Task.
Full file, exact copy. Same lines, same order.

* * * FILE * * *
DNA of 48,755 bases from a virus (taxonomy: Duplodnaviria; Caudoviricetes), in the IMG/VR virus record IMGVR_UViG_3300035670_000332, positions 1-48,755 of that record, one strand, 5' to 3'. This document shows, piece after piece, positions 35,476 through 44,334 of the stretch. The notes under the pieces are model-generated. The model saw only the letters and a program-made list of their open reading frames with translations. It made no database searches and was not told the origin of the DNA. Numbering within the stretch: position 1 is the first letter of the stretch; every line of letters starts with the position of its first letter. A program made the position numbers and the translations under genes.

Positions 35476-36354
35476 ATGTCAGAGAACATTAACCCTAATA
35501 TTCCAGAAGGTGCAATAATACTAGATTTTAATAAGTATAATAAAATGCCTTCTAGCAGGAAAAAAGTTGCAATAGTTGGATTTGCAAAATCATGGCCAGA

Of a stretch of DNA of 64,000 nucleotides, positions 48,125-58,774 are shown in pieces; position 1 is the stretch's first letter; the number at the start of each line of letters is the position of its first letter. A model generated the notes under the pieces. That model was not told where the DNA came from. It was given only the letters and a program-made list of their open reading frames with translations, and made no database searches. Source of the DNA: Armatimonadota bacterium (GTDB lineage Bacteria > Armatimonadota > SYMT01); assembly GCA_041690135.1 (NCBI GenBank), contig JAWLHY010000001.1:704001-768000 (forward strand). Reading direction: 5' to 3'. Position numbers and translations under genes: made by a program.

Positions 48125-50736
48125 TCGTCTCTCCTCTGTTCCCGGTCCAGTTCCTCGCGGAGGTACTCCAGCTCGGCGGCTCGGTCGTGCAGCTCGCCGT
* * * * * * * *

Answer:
DNA of 48,755 bases from a virus (taxonomy: Duplodnaviria; Caudoviricetes), in the IMG/VR virus record IMGVR_UViG_3300035670_000332, positions 1-48,755 of that record, one strand, 5' to 3'. This document shows, piece after piece, positions 35,476 through 44,334 of the stretch. The notes under the pieces are model-generated. The model saw only the letters and a program-made list of their open reading frames with translations. It made no database searches and was not told the origin of the DNA. Numbering within the stretch: position 1 is the first letter of the stretch; every line of letters starts with the position of its first letter. A program made the position numbers and the translations under genes.

Positions 35476-36354
35476 ATGTCAGAGAACATTAACCCTAATA
35501 TTCCAGAAGGTGCAATAATACTAGATTTTAATAAGTATAATAAAATGCCTTCTAGCAGGAAAAAAGTTGCAATAGTTGGATTTGCAAAATCATGGCCAGA

Of a stretch of DNA of 64,000 nucleotides, positions 48,125-58,774 are shown in pieces; position 1 is the stretch's first letter; the number at the start of each line of letters is the position of its first letter. A model generated the notes under the pieces. That model was not told where the DNA came from. It was given only the letters and a program-made list of their open reading frames with translations, and made no database searches. Source of the DNA: Armatimonadota bacterium (GTDB lineage Bacteria > Armatimonadota > SYMT01); assembly GCA_041690135.1 (NCBI GenBank), contig JAWLHY010000001.1:704001-768000 (forward strand). Reading direction: 5' to 3'. Position numbers and translations under genes: made by a program.

Positions 48125-50736
48125 TCGTCTCTCCTCTGTTCCCGGTCCAGTTCCTCGCGGAGGTACTCCAGCTCGGCGGCTCGGTCGTGCAGCTCGCCGT